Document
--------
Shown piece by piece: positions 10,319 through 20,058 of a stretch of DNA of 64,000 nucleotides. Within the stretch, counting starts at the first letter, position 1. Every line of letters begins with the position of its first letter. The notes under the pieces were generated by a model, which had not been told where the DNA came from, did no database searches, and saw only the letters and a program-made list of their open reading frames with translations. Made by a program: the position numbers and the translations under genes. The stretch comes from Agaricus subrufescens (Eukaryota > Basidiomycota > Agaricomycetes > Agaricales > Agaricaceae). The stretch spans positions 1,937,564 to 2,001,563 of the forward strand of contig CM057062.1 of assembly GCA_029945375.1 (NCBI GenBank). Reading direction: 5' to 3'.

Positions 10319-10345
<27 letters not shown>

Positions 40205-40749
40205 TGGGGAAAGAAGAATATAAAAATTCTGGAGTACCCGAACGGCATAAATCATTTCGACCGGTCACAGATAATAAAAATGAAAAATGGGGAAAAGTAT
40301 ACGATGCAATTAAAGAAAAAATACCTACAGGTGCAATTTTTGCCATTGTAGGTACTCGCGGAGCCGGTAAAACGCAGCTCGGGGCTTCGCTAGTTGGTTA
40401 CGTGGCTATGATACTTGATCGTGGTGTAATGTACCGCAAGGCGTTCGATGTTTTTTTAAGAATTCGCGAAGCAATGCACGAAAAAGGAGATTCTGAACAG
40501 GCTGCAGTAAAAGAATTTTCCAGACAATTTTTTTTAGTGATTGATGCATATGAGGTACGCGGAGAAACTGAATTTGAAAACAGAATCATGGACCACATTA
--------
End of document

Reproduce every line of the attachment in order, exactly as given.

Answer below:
Shown piece by piece: positions 10,319 through 20,058 of a stretch of DNA of 64,000 nucleotides. Within the stretch, counting starts at the first letter, position 1. Every line of letters begins with the position of its first letter. The notes under the pieces were generated by a model, which had not been told where the DNA came from, did no database searches, and saw only the letters and a program-made list of their open reading frames with translations. Made by a program: the position numbers and the translations under genes. The stretch comes from Agaricus subrufescens (Eukaryota > Basidiomycota > Agaricomycetes > Agaricales > Agaricaceae). The stretch spans positions 1,937,564 to 2,001,563 of the forward strand of contig CM057062.1 of assembly GCA_029945375.1 (NCBI GenBank). Reading direction: 5' to 3'.

Positions 10319-10345
<27 letters not shown>

Positions 40205-40749
40205 TGGGGAAAGAAGAATATAAAAATTCTGGAGTACCCGAACGGCATAAATCATTTCGACCGGTCACAGATAATAAAAATGAAAAATGGGGAAAAGTAT
40301 ACGATGCAATTAAAGAAAAAATACCTACAGGTGCAATTTTTGCCATTGTAGGTACTCGCGGAGCCGGTAAAACGCAGCTCGGGGCTTCGCTAGTTGGTTA
40401 CGTGGCTATGATACTTGATCGTGGTGTAATGTACCGCAAGGCGTTCGATGTTTTTTTAAGAATTCGCGAAGCAATGCACGAAAAAGGAGATTCTGAACAG
40501 GCTGCAGTAAAAGAATTTTCCAGACAATTTTTTTTAGTGATTGATGCATATGAGGTACGCGGAGAAACTGAATTTGAAAACAGAATCATGGACCACATTA